Turnover more than doubles
Ecosse Subsea well-placed with £20m order backlog
Mark Gillespie: “excellent results”
Oil and renewables services company Ecosse Subsea is sitting on a £20 million order backlog and is forecasting a positive 2018.
The Aberdeenshire engineer’s bright outlook will add further evidence to signs of a recovery in the north east economy.
Ecosse Subsea, the parent company of subsea technology specialist, Ecosse Subsea Systems, (ESS) said turnover more than doubled from £12.7m to £27.7m in the year to the end of March. EBITDA came in higher at £7m.
The company said the strong financial performance was a result of previous R&D spend of more than £10m and increased adoption of its SCAR technologies for offshore renewables and interconnector projects, aligned to growth in oil and gas engineering activities.
Chairman, Mike Wilson, said: “We have concluded a number of major offshore windfarm projects and interconnector contracts in the last year and our greatly increased market share is reflected in these excellent results.”
Managing director Mark Gillespie said: “We continue to invest significantly in R&D which will generate future returns in 2018 and beyond, an example of which is our new trenching tool SCARJet in which we have already invested a large proportion of 2017 profits.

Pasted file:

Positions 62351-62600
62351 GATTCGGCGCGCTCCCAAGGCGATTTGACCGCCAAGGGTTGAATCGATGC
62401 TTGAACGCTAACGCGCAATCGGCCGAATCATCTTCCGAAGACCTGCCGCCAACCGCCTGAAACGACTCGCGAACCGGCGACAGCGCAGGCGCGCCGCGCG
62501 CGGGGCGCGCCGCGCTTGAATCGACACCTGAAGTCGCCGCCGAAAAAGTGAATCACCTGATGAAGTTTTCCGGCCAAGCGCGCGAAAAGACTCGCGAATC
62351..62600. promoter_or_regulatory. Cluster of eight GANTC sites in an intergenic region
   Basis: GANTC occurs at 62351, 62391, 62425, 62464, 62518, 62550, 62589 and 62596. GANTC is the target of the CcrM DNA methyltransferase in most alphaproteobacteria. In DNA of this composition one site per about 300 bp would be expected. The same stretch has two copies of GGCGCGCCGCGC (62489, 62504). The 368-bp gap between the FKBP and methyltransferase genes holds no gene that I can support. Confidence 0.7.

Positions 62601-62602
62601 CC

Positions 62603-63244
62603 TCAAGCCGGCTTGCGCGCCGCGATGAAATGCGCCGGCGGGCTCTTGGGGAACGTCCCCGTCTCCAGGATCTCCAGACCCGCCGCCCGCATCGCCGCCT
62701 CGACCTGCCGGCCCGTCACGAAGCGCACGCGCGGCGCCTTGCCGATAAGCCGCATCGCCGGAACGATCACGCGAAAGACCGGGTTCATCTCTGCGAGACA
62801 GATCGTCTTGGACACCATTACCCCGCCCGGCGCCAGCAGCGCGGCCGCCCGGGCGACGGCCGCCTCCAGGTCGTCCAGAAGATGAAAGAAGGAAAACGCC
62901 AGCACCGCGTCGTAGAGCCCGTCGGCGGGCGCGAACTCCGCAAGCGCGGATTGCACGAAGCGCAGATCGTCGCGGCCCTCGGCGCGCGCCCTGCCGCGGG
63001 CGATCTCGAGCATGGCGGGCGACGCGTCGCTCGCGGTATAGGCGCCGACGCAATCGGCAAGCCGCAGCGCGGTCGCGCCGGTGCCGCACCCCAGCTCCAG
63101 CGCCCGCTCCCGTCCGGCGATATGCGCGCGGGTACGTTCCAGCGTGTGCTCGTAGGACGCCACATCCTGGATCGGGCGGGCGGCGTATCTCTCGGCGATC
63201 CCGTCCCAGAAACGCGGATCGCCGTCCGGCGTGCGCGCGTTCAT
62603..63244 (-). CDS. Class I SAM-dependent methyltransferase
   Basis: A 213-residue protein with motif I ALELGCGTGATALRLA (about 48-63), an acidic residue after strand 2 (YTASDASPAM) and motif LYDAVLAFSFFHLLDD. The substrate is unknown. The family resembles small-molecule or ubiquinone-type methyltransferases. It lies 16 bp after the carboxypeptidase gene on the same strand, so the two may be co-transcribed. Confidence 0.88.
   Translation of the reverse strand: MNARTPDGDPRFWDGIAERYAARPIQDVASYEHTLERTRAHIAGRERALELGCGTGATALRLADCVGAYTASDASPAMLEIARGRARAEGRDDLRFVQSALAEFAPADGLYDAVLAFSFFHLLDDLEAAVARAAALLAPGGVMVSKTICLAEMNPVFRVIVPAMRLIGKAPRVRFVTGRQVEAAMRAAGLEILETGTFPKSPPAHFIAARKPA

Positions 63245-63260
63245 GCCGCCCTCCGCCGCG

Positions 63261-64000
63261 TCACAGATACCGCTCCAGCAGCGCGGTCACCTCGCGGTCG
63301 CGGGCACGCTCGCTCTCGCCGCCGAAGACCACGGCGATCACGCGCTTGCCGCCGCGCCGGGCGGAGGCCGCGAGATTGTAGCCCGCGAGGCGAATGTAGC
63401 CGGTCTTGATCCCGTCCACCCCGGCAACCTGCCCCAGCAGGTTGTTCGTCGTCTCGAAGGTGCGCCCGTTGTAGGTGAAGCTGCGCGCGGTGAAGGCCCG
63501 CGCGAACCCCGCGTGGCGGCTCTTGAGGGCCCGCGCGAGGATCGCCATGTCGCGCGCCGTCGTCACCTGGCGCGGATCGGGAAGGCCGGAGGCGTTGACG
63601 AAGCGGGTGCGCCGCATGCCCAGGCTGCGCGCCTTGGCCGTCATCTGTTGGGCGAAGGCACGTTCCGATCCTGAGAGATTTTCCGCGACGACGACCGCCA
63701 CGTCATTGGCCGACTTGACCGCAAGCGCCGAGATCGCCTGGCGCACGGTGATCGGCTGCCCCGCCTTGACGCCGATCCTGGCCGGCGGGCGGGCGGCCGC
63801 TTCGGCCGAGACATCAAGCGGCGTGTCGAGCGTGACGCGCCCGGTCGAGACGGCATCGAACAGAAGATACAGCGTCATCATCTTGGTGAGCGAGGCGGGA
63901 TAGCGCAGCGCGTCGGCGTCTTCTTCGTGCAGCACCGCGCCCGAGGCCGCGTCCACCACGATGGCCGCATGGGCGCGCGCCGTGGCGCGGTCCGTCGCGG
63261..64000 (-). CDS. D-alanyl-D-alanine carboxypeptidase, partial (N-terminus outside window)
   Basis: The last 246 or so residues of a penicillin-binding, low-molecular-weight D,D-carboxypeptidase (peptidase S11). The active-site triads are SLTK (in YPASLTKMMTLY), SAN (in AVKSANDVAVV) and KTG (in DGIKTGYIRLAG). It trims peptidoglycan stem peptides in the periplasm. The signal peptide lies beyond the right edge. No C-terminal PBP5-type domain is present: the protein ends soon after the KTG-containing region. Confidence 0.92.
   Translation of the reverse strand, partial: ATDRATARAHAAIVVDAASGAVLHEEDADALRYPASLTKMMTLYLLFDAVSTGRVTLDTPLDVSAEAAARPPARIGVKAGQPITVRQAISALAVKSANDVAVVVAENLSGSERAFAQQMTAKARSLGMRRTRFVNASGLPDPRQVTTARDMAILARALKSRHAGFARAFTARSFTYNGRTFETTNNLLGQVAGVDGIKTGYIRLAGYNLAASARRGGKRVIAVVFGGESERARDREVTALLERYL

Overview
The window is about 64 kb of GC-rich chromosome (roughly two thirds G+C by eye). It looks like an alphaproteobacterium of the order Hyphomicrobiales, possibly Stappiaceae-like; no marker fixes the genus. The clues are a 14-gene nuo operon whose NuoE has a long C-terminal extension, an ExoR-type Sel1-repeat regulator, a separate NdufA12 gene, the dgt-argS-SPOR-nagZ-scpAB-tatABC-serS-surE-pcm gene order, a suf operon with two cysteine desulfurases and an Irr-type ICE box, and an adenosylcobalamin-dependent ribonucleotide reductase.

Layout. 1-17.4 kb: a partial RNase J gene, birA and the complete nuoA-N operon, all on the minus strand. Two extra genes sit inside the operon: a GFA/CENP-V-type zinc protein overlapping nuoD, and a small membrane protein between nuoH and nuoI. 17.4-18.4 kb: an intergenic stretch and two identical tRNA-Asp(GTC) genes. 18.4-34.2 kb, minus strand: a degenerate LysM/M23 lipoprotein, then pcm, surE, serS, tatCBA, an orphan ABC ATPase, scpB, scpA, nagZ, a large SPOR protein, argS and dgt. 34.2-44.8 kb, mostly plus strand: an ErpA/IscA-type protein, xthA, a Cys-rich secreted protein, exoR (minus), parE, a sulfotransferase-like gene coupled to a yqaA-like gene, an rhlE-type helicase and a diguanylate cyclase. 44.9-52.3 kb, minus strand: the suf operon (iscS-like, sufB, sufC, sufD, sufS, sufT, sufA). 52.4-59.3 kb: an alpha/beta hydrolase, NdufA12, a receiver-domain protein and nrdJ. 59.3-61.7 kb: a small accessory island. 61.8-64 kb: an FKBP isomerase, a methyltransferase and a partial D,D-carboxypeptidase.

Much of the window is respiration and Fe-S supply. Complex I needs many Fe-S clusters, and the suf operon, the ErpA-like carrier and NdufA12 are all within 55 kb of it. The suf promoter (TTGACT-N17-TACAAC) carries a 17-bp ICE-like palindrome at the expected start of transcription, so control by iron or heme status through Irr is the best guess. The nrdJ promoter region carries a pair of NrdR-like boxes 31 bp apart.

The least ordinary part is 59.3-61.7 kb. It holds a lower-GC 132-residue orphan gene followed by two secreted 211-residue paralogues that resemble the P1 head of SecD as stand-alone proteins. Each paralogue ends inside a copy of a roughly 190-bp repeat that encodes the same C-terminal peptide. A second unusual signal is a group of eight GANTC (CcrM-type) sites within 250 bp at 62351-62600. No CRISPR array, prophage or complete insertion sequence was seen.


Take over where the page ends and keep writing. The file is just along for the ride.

“In the current financial year we have already secured an order backlog in excess of £20m and we are forecasting that 2018 figures will continue on an upward trajectory. Changes we made to strengthen our management team earlier this year are already paying dividends and as these results show, we are primed to push on and take ESS to the next stage of its evolution.
“Revenues in Europe over the last financial year grew to more than £9m and this expansion out with our traditional UK market signals we have a strong offering which has a wider appeal across a range of major international subsea construction projects.
“Our focus will be on consolidating our leading position in the subsea energy sector and expanding our geographic footprint in to the Baltic, Asia and North America subsea markets.”